- Singleton R, Morris A, Redding G, Poll J, Holck P, Martinez P, et al. Bronchiectasis in Alaska native children: causes and clinical courses. Pediatr Pulmonol. 2000;29:182-7.
- Peck AJ, Holman RC, Curns AT, Lingappa JR, Cheeck JE, Singleton RJ, et al. Lower respiratory tract infections among American Indian and Alaska Native children and the general population of U.S. children. Pediatr Infect Dis J. 2005;24:342-51.
- Hux J, Booth G, Slaughter P, Laupacis A (Eds.) Diabetes in Ontario: An ICES Practice Atlas. Toronto, ON: Institute for Clinical Evaluative Sciences, 2003. Available at: http://www.ices.on.ca/webpage.cfm?site_id=1&org_id=67&morg_id=0&gsec_id=0&item_id=1312&type=atlas.
- Public Health Agency of Canada. Tracking Heart Disease and Stroke in Canada. Ottawa, ON: Public Health Agency of Canada, 2009. Available at: http://www.phac-aspc.gc.ca/publicat/2009/cvd-avc/index-eng.php.
Type of Review - Formal Review or Ad-Hoc?
Changes made by
|June 18, 2009||Formal ||Core Indicators Working Group|
- Changed hospital separation to inpatient discharge.
- Changed specific indicator name from circulatory disease to cardiovascular disease.
- Changed name of "stroke (cerebrovascular disease)" indicator to cerebrovascular disease and changed ICD-9 codes to exclude transient cerebral ischemia (435) since ICD-10 codes already excluded this. In addition "stroke" was added as a specific indicator along with some related indicator comments explaining the difference.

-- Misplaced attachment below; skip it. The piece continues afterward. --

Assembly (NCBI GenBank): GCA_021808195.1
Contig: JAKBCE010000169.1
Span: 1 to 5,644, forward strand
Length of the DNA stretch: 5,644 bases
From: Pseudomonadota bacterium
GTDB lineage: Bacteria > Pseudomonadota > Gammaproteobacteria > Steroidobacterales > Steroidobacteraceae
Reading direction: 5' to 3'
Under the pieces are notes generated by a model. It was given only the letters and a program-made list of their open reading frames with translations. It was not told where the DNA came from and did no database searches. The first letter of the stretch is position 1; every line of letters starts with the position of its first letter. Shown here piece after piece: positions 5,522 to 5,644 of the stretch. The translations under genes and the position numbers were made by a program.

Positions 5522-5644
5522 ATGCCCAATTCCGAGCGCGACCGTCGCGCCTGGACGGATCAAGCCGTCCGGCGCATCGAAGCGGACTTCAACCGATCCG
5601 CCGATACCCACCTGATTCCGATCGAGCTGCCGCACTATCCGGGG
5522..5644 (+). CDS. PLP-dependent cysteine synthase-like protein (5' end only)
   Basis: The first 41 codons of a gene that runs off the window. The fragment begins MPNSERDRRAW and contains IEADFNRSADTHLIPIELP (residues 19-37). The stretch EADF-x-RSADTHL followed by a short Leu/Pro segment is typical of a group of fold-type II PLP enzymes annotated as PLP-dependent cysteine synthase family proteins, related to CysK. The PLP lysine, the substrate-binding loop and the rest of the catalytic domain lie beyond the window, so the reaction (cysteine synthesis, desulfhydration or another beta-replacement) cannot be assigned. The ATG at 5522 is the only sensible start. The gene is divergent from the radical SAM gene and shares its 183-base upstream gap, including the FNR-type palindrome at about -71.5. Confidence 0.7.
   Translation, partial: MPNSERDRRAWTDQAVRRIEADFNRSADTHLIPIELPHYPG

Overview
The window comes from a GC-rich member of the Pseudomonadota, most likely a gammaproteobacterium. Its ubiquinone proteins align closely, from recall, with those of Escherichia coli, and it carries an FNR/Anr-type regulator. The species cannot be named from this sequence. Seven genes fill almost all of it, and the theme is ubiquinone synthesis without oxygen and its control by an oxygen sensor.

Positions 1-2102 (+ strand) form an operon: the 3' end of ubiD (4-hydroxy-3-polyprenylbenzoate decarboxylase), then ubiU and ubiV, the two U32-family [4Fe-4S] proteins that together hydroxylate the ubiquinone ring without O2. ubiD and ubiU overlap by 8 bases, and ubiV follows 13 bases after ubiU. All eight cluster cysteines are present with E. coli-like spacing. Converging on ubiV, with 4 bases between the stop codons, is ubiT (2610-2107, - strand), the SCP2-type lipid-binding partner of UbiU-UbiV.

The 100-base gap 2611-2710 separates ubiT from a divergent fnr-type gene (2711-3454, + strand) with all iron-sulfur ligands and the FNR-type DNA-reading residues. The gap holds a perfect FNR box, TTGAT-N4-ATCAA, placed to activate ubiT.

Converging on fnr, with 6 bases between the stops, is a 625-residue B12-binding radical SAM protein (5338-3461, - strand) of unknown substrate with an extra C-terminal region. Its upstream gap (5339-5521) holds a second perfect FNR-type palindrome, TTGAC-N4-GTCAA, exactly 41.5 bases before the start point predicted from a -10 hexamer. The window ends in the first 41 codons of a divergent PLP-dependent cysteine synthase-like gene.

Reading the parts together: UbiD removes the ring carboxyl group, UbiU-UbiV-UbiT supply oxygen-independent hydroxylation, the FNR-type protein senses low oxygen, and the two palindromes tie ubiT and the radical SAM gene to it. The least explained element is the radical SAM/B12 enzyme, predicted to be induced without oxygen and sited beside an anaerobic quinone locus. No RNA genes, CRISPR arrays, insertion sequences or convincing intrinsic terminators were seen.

- Added respiratory disease as a specific indicator and some related indicator comments.
- Added asthma codes which were previously missing.
- Removed specific indicator for Chronic Obstructive Lung Disease (ICD-9: 490-494, 496); (ICD-10-CA: J40-47) as this was only relevant to the 1997 Mandatory Health Programs and Services Guidelines.
- Added comments regarding type 1 vs type 2 diabetes and problems with deaths being coded as diabetes.
- Information for this indicator was updated based on the most recent version of the Guide to Creating or Editing Core Indicators Pages and the most recent available data.
- References were revised with up-to-date literature.
|July 2, 2013||Ad hoc||Natalie Greenidge on behalf of the CIWG|
- Added indicator comments related to standardization of rates
|July 11, 2013||Ad hoc|| HEAL Subgroup|
- ‘Bronchitis/asthma/emphysema' specific indicator (ICD-10-CA: J40-J42, J43, J45-J46) was replaced with "Chronic lower respiratory tract diseases" (J40-45, J47)
- Indicator comments were added to support including bronchiectasis (i.e., J47) in the ‘lower respiratory tract diseases' specific indicator; to highlight the difference in APHEO and CIHI definitions of ‘stroke' (i.e., APHEO Core Indicator excludes ICD-10-CA code I62); and to indicate that APHEO definition of ‘hypertensive disease' is the same as that used by both CIHI and PHAC